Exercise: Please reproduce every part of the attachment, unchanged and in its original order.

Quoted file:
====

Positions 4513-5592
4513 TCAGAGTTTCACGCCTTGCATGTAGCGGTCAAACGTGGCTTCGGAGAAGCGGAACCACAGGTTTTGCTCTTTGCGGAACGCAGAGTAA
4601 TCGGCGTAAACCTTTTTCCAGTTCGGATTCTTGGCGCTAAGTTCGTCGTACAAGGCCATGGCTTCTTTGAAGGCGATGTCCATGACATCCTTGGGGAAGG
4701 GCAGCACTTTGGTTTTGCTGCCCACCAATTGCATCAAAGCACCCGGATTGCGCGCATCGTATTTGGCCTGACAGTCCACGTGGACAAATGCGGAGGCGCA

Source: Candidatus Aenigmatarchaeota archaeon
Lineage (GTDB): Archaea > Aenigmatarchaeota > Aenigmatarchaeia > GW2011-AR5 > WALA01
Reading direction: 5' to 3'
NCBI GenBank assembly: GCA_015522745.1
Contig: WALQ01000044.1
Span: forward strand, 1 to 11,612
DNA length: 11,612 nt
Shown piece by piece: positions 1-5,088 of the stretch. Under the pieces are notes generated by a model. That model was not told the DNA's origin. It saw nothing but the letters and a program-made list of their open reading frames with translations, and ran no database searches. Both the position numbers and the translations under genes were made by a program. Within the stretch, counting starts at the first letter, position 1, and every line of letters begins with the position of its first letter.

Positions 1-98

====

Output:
Positions 4513-5592
4513 TCAGAGTTTCACGCCTTGCATGTAGCGGTCAAACGTGGCTTCGGAGAAGCGGAACCACAGGTTTTGCTCTTTGCGGAACGCAGAGTAA
4601 TCGGCGTAAACCTTTTTCCAGTTCGGATTCTTGGCGCTAAGTTCGTCGTACAAGGCCATGGCTTCTTTGAAGGCGATGTCCATGACATCCTTGGGGAAGG
4701 GCAGCACTTTGGTTTTGCTGCCCACCAATTGCATCAAAGCACCCGGATTGCGCGCATCGTATTTGGCCTGACAGTCCACGTGGACAAATGCGGAGGCGCA

Source: Candidatus Aenigmatarchaeota archaeon
Lineage (GTDB): Archaea > Aenigmatarchaeota > Aenigmatarchaeia > GW2011-AR5 > WALA01
Reading direction: 5' to 3'
NCBI GenBank assembly: GCA_015522745.1
Contig: WALQ01000044.1
Span: forward strand, 1 to 11,612
DNA length: 11,612 nt
Shown piece by piece: positions 1-5,088 of the stretch. Under the pieces are notes generated by a model. That model was not told the DNA's origin. It saw nothing but the letters and a program-made list of their open reading frames with translations, and ran no database searches. Both the position numbers and the translations under genes were made by a program. Within the stretch, counting starts at the first letter, position 1, and every line of letters begins with the position of its first letter.

Positions 1-98